SECONDARY (70): Vols limited South Carolina to 12-of-30 and 154 yards through the air, but surrendered a couple of big completions that fueled one Gamecock scoring drive. DBs also committed a couple of costly pass interference penalties. They, like the rest of the defense, missed some tackles but starting secondary members Gibril Wilson, Rashad Baker, Jabari Greer and Antwan Stewart combined for 19 tackles which is only three less than Tennessee's highly touted starting linebacker corps. South Carolina had blazing speed at receiver and with the success of its running game could have hurt Tennessee worse than it did. Take away five points for blown coverage on S.C.'s first touchdown. Add five points for Brandon Johnson's INT at the end of the half. No Vol fan could have been comfortable when the Gamecocks were given an untimed play from midfield after offsetting penalties at the end of the first half. But Johnson prevented a miracle Hail Mary and came away with the game's only turnover.
LINEBACKERS (66): Not a good game by UT standards especially for outside backers Kevin Simon and Kevin Burnett who recorded only eight combined solo tackles and no sacks or turnovers. Take away several points for Burnett's dropped interception. However Burnett did apply good pressure on a couple of blitzes in key situations and middle LB Robert Peace led the Vols with 11 solo stops. South Carolina did a good job of accounting for Simon and Burnett and Detemtris Summers caused the pair to miss a few tackles with good moves. Part of S.C.'s success was due to its two-back formation which forced UT's outside linebackers to stay home on fakes instead of pursuing with impunity. You can be sure Auburn's offensive staff is looking closely at how the Gamecocks schemed Tennessee's outside backers. Omar Gaither made a big stop behind the line of scrimmage. What's happened to Jason Mitchell who started most of last season but didn't record a single tackle or assist against the Gamecocks?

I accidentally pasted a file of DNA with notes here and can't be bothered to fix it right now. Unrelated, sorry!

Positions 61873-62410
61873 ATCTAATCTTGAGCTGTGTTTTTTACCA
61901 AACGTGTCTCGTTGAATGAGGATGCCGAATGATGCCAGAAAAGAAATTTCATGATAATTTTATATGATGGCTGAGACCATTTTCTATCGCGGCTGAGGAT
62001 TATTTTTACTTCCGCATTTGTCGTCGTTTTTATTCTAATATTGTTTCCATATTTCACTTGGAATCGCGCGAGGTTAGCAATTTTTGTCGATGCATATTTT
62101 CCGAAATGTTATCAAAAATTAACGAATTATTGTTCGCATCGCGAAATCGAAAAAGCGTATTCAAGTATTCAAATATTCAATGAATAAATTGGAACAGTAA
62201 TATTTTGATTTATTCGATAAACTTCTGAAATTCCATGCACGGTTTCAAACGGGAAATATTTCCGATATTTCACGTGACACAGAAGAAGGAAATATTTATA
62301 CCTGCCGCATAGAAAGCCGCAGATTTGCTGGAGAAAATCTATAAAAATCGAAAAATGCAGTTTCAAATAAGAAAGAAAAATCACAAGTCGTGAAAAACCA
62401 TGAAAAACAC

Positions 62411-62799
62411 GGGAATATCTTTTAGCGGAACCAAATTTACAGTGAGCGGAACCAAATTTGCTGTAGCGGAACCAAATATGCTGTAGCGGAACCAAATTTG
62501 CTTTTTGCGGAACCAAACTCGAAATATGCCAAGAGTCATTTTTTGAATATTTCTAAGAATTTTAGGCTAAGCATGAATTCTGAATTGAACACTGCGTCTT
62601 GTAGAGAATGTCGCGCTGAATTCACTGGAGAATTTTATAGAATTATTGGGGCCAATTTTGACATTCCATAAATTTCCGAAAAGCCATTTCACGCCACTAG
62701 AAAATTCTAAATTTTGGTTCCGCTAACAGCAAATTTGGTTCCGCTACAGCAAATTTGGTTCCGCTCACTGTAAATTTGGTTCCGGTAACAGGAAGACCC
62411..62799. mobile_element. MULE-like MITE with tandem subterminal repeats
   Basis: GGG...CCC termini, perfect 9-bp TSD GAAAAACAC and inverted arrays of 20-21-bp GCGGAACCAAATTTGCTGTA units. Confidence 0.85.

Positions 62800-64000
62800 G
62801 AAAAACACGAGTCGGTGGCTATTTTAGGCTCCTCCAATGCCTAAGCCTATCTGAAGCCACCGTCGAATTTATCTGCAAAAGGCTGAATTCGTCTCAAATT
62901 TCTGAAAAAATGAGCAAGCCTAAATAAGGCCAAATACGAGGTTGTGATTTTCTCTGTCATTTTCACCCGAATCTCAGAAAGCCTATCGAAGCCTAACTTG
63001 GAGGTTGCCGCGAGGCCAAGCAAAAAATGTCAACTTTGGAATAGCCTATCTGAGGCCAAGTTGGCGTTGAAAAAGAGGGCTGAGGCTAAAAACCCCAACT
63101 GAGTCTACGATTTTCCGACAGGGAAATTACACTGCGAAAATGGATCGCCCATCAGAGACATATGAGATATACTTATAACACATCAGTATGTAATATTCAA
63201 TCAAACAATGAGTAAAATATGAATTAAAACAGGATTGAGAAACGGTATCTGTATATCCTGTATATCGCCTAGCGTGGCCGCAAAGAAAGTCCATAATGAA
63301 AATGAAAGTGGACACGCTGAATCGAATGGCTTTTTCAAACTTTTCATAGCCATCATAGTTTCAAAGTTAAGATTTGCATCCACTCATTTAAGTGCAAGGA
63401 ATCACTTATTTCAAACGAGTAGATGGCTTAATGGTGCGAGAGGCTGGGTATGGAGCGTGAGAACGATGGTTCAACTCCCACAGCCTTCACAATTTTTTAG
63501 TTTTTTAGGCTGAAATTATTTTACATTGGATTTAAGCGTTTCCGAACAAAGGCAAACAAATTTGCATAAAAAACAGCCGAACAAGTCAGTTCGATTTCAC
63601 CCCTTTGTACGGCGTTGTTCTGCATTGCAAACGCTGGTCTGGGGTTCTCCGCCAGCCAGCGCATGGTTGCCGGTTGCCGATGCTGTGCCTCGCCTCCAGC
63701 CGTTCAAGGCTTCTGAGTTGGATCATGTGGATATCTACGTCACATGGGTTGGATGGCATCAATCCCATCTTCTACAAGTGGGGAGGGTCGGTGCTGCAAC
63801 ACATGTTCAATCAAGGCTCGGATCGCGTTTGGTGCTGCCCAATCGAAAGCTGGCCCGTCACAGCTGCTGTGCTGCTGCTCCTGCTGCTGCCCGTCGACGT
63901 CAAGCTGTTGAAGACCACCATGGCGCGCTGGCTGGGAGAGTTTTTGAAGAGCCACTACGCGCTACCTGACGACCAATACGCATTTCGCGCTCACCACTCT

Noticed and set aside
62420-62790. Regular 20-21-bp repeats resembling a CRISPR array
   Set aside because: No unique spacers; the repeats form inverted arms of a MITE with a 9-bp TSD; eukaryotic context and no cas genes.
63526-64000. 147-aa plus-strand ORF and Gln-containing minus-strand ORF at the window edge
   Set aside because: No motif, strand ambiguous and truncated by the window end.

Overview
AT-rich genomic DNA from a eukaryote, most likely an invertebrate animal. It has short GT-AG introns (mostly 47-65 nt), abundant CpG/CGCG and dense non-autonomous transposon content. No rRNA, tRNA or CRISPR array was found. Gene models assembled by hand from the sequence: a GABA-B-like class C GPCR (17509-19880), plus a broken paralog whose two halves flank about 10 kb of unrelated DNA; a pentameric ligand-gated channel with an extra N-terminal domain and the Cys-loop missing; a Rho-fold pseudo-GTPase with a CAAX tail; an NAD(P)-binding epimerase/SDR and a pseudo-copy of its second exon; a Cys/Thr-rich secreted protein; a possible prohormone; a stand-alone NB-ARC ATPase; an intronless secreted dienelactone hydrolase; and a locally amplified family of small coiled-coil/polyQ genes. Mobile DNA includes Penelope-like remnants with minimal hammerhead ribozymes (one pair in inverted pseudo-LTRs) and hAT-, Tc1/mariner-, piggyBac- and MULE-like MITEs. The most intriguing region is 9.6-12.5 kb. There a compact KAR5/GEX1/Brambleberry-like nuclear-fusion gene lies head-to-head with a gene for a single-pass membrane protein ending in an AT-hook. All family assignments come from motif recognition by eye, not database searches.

DEFENSIVE LINE (59): This continues to be a problem area for the Vols and South Carolina was well armed and prepared to take advantage of it. Tennessee's down linemen got out of position to open big gains and were blown out of the middle on other plays. Also, the D-line failed to get much pressure on the passer with the exception of Parys Haralson who had no sacks but did get a couple of tackles behind the line of scrimmage. Unfortunately, those pluses were offset by a late hit on the quarterback that gave South Carolina a first down and his failure to stay at home when the Gamecocks opened the game with a reverse designed to take advantage of his aggressive tendencies. J.T. Mapu is a little light for a tackle but he plays full out and pursues the ball well. There's not much middle ground consistency with Mondre Dickerson who is conspicuous one play and invisible the next. A solid performance by Constantin Ritzmann who did a better job holding his end of the line against the Gamecocks power plays. Tennessee did a good job of limiting Dondrial Pinkins running opportunities and held the 245-pound QB to nine yards on six carries. Vols only had one sack in the game for four yards which is their lowest output on the year.